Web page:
A Greek war general and demigod (he is the son of a water nymph) who undergoes a complex inner conflict centered around the death of Patroclus and the subsequent murder of Hector. Malouf describes him as incredibly powerful, violent and disturbed. He lacks a sense of rationality and tends to make the majority of his decisions entirely based on his emotions. He is attempting to make a point throughout the novel, both to the gods and to the rest of society: that although he is aware that he will eventually die, while he is alive he has some control over his actions. This results in him dragging the body of Hector behind his chariot and other disruptive outbursts. After an encounter with Priam, Achilles learns of the importance of fatherhood and compassion. This epiphany shows a newfound maturity.
The adopted brother of Achillies who came to him very early on in life, as a result of a mishap in a nearby city. He shares an unbreakable bond with Achilles and they are often described as inseparable or having the same mind. They engage in battle together and therefore share many memories. Patroclus goes into battle in Achilles' armor after an argument and is murdered by Hector. Achilles never forgives himself.
A Trojan war hero, Hector is one of Priam's many sons. He is described as an upstanding son who acts exceptionally in everything that he does. Hector kills Patroclus, thinking that he is Achilles, and is then murdered by Achilles.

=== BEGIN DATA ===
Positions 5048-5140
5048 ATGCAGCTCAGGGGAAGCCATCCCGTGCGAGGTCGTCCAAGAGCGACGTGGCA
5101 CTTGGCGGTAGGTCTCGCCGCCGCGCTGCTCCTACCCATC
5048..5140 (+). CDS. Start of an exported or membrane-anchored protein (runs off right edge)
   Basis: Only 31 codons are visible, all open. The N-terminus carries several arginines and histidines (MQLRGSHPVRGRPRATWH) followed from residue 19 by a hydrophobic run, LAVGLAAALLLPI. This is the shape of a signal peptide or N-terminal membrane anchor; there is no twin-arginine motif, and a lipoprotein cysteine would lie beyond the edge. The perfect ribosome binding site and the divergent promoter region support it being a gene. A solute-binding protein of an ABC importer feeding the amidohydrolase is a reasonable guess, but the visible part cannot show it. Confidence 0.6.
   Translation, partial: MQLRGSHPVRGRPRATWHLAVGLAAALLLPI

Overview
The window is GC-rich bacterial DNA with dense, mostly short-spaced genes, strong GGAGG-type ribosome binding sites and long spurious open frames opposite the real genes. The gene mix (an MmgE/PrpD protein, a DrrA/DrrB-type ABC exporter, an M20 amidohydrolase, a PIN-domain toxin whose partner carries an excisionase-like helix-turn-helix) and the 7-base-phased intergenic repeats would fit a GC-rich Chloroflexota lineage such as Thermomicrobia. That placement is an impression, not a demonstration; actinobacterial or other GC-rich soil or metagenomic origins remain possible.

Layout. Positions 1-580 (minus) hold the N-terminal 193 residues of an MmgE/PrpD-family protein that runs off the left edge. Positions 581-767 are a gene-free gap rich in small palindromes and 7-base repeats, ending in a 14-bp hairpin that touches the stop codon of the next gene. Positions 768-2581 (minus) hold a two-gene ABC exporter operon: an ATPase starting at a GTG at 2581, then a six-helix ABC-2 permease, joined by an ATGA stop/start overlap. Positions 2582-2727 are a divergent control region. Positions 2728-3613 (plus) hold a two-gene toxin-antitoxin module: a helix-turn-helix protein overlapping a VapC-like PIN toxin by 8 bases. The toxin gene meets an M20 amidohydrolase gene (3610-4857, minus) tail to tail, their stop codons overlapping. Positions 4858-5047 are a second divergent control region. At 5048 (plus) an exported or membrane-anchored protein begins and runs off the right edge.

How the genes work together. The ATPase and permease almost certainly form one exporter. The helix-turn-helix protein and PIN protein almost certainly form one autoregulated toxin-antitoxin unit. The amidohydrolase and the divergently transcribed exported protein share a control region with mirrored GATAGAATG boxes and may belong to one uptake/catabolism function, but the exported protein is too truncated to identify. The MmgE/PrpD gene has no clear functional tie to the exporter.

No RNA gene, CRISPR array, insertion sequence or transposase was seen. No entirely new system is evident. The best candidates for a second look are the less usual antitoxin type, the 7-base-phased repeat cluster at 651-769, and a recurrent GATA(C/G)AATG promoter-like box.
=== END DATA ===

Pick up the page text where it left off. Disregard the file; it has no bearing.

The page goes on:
The elderly and frail King of Troy, Priam is initially described as regal and respected. However, he is ruling over a kingdom that he knows is doomed to destruction. In response to the murder of his son, Hector, he decides to strip himself of all that distinguishes him from the average peasant, and travel to Greece to ransom the body of his son. Priam undergoes a massive character transformation from a father who only associates with his children through tradition and ceremony, to a man with a deep compassion and concern for others. He goes from a King who is accustomed to having others speak for him, to a man who can express his own raw emotions in order to recieve his son's body for proper burial. As the novel's protagonist, Priam's transformation is vital to the overall message of Ransom.
Primary wife of Priam and mother of Hector, Hecuba represents a traditionally feminine role in Greek mythology. She is described as caring greatly about the death of Hector, mourning and sobbing for several days. When Priam confronts her about what to do, she can remember every single detail about every single child, while at times, Priam can hardly differentiate between them. She is motherly, caring, understanding, but not forgiving. She carries a deep and unresolvable resentment for Achilles.
The randomly chosen carter that brings Priam on his journey to Greece. He is not as old as Priam, but obviously worn down by his many years of hard labor. He shares many insightful stories with Priam about fatherhood and humanity. He relates to Priam in that the majority of his children have perished under difficult circumstances; however, unlike Priam, he was very close to each one during their lives. Somax is kind and understanding. He helps Priam understand what it is to be human.
Ransom Questions and Answers
The Question and Answer section for Ransom is a great
resource to ask questions, find answers, and discuss the novel.
I would pick Achilles. He is attempting to make a point throughout the novel, both to the gods and to the remainder of society: that although he is aware that he will eventually die, they can not control everything that he does while he is still...
Achilles's didn't know it, but he was also in desperate need of the exchange, because his constant failure to deface the body just reminded him of his dear friend Patroclus. In order for him to mourn Patroclus, he has to understand that the family...